Now, I do need to be clear that I am very fortunate that our household could survive on one income. But, for me, I felt like such a failure and was so embarrassed about losing my job. I was hurt for being let go after working at my company for almost 5 years.
That hurt and anger and embarrassment blinded me to my own talents. It wasn’t until I realized that my monthly page views for May 2020 doubled to nearly 10,000. Then, my page views from June almost hit 20,000. Then came Adsense revenue and Amazon Affiliate link sales, and more Instagram #sponcon opportunities…
By the end of the summer 2020, The Wagamama Diaries was at almost 40,000 monthly page views!
(I still can’t believe it! …And neither did Adsense because my account was temporarily blocked due to “invalid traffic.” )
Still, that’s when my attitude and mindset changed. I realized that I could do this full-time to earn income. I mean, it’s not like I was getting job offers from anywhere else!
One Year Later
One year later, I’m a full-time content creator and the owner of the sustainable J-beauty brand, [EDO BEAUTY LAB]. I have 5 main sources of income (freelancing, sponsored content, social media management, affiliate sales, AdSense), and it fluctuates from month to month.
However, I make more now than I did as a kindergarten teacher! I also started dabbling in investing, and now have a pretty solid portfolio, too.
My daughter now attends Japanese kindergarten. Her monthly tuition fee is around 8,000 yen a month (after the tuition reduction kicks in). It includes school lunch, PTA dues, and transportation. On the other hand, when I worked at a daycare/kindergarten facility, I paid 35,000 yen a month. And, that was with the staff discount!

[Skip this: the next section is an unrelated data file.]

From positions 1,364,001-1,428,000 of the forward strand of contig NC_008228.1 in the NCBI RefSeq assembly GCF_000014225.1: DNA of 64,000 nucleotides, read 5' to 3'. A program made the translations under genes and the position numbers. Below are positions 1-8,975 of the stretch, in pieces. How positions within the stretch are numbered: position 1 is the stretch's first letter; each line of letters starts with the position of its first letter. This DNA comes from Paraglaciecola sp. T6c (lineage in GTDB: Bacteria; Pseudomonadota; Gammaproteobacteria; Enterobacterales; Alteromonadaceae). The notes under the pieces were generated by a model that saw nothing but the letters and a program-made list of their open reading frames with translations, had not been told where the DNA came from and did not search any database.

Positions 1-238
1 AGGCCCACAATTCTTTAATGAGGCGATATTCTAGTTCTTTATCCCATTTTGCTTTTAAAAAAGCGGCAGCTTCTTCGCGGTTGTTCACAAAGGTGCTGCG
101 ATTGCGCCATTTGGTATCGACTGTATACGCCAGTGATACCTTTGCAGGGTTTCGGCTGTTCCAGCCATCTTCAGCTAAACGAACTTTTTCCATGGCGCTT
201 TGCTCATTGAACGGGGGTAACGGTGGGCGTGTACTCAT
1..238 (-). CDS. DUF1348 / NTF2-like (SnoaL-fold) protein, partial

A typical day at a Japanese kindergarten is 5 hours, and factoring in bus transport time, I get about 6 hours a day to do housework, freelancing, and set up [EDO BEAUTY LAB]. Looks like I got my work-life balance after all!
I acknowledge that I am very #blessed in my journey. It was hard, and man, was it expensive to incorporate a company, but I did it. I still have a long way to go, though!
I have many criticisms of the system here in Japan that seems like it exists to keep women at home. (Seriously, what’s up with that income cap for dependents?)
At the same time, I absolutely appreciate the maternity leave and childcare leave benefits in Japan. I don’t think I would have had the same positive experience without my city’s social programs for new and expecting mothers.
Overall, the one thing that could make my motherhood in Japan experience go smoother is support at home. And I’m not alone in this matter:
“Latest figures show that women earn on average 44% less than men while also spending five times more time on housework and child care.” The Japan Times, “Pandemic magnifying household gender roles in Japan.”
(And that’s a work in progress and a whole ‘nother story for another day, because whew chilay, I got stories for y’all!)
An Unfiltered Look at Working Mom Life in Japan is just my experience.
I know a lot of women out there absolutely killing it as a working mom in Japan. I know plenty of homemakers giving their all 100% everyday to their children and spouse.
Every household is different, everyone copes differently, and we never know people’s circumstances. But, we can be more supportive of our neighbors and be willing to listen when they share their story.